Sci-fi plastic surgery vixens , computer generated nymphs, bambi’s, voluptuous peaches, and yet more bambi’s. Just a small selection of Faiyaz Jafri’s work. Some of his illustrations might verge on the pornographic and other works by the New York based artist are positively oozing unadulterated cuteness. He seems to have an obvious obsession with the bambi character. The perky bummed deer pops up frequently in Jafri’s work. Displaying both her innocent and seductive side. It is this duality that is the bare essence of his work.
Jafri, born and raised in rural Holland and of Dutch and Pakistani decent, has always been somewhat of a perfectionist. While most of his peers would prefer paint and brushes during college art classes, Jafri’s tools of choice where ruler, calculator and divider.
Realizing that a computer could draw a far straighter line than he ever could, it was only a matter of time before Jafri would start using computers as soon as the technology became more readily available.
In 1987 he started making his first illustrations on a small Mac using basic programs such as MacPaint and Canvas. Cumbersome and limited as these programs may seem now, they where perfect for Jafri’s already iconographic style. His work evolved from strictly 2D via 2.5D (Photoshop retouched line art) into 3D images and computer animations.
Innovations in PC’s certainly contributed to this evolution. The availability of faster more powerful computers enabled Jafri’s work to evolve into the almost photographic style that it is today, but without losing his sense of purity for the subject. His esthetics are still based on mass media, film, iconographic, Pop art, Western and Asian comic books and are not dictated by his medium.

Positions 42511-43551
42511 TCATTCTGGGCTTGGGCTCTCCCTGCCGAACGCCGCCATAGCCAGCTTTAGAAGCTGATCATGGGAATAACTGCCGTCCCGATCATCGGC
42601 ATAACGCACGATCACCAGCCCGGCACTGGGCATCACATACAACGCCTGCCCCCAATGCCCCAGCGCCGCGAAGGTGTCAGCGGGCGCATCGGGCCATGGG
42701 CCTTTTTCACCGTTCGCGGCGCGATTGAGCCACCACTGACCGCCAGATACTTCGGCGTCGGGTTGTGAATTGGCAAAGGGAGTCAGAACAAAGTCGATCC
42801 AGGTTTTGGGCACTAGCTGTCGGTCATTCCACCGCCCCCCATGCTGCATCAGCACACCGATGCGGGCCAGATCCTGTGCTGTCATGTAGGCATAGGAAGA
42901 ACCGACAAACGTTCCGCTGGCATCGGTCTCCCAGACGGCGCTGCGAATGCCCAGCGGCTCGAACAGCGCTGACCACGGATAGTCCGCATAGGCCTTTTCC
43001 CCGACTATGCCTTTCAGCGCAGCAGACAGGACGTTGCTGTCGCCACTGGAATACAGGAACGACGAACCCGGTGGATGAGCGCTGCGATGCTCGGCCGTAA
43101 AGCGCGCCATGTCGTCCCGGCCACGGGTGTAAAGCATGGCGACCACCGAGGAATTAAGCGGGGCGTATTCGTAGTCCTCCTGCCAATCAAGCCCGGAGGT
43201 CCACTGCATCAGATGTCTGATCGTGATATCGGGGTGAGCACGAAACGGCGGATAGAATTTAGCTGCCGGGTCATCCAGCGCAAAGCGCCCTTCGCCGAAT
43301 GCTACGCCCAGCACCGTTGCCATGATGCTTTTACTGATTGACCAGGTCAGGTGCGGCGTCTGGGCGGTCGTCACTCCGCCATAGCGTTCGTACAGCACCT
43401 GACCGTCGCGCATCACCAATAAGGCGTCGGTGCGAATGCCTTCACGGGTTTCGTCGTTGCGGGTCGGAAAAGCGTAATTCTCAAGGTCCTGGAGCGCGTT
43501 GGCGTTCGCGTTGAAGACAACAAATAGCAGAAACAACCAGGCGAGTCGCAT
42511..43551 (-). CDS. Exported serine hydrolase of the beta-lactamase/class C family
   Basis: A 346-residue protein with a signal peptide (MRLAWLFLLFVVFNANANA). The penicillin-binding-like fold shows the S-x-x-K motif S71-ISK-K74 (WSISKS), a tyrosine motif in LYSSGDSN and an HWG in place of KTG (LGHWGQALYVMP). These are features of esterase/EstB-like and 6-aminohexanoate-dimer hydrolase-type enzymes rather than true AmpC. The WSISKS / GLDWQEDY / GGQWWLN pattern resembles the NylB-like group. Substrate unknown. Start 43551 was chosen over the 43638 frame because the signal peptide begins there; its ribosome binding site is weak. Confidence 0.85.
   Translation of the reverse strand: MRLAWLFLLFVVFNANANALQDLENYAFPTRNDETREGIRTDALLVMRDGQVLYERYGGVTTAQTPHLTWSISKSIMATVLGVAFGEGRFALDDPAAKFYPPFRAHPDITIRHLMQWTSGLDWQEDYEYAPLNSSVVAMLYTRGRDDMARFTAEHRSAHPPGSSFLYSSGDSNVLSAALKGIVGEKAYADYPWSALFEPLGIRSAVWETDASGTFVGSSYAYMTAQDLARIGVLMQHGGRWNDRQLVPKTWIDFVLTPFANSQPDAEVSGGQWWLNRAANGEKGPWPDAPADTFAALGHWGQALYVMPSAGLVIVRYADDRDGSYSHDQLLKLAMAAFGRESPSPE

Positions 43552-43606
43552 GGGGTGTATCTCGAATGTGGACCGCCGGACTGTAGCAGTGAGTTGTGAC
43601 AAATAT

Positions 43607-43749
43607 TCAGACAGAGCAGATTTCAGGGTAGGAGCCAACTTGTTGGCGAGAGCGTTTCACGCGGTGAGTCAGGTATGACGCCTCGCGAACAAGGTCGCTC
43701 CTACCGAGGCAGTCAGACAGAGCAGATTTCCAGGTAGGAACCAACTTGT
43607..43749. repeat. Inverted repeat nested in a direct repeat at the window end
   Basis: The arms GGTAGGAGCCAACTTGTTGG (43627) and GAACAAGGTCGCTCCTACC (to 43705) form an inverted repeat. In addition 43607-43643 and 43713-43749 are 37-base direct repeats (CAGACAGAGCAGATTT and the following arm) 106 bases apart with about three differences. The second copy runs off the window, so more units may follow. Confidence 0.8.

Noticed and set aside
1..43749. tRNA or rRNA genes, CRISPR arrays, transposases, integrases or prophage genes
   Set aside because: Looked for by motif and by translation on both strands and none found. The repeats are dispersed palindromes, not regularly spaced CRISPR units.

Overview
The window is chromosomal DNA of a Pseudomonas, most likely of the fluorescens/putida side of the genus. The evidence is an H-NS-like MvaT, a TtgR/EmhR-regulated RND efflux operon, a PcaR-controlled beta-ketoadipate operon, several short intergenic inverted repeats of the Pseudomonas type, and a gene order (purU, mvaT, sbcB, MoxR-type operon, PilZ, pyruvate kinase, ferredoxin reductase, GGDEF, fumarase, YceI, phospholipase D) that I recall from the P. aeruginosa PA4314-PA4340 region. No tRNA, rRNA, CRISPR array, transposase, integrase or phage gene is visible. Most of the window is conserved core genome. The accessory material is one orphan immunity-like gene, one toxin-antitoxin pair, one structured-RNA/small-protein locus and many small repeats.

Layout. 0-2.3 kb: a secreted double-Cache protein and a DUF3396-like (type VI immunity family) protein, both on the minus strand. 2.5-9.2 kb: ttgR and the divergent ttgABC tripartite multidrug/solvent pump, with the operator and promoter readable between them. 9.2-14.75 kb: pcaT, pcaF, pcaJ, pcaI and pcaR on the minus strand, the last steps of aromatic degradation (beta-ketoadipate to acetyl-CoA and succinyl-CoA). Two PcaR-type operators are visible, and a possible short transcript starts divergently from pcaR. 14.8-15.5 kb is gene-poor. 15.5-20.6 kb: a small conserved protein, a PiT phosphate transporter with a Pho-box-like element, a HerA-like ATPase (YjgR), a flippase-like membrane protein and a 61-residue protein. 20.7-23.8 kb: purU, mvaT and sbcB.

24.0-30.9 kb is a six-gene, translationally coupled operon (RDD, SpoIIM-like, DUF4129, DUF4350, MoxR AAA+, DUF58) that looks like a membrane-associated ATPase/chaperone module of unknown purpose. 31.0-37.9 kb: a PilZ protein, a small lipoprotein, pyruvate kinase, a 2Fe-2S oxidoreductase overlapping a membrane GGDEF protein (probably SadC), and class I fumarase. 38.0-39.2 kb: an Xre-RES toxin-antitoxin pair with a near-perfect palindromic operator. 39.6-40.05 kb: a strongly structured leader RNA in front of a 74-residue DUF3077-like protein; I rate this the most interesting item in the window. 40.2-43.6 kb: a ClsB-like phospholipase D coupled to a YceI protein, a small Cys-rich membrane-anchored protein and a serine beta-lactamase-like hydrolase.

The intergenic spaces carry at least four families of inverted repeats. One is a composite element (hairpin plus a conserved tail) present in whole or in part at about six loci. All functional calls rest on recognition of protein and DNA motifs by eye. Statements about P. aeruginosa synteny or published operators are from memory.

Despite the vast possibilities offered by modern computers he stays close to his subject, leaving out unnecessary frills and extra’s until he’s left with an image that is unambiguous and almost pornographic in it’s bluntness.
Jafri studied industrial design engineering at the university of Delft and graduated in 1996. Even though he handed over his degree to his dad on the day of his graduation, his work doesn’t forsake the nine years of university study.
Not surprisingly Jafri’s graduation project comprised of a visual language based on perception psychology for over the counter medication.
His work has an almost clinically engineered feel to it without it being cold or soul-less. It is this contrast between unnatural perfection and the fact that his work conveys a strong emotion that makes his work at times haunting but always strangely human.
Jafri’s style has attracted commercial clients like IBM, Coca Cola , Guinness and various international magazines such as Rolling Stone, The Face and Wired, to name but a few. His work for the Guinness Extra Cold Campaign earned him a 2002 D&AD Silver Award for the most outstanding illustration for advertising campaign.
Jafri has exhibited his art in the form of prints, video installations and animations at the 2002 art biennial in Turin, Italy – the Aluminium Art+New Technologies in Baku, Azerbaijan – Seno Guerriero in Bondeno, Italy – Kernel Panic in London, UK and at the Totem Gallery in New York, USA.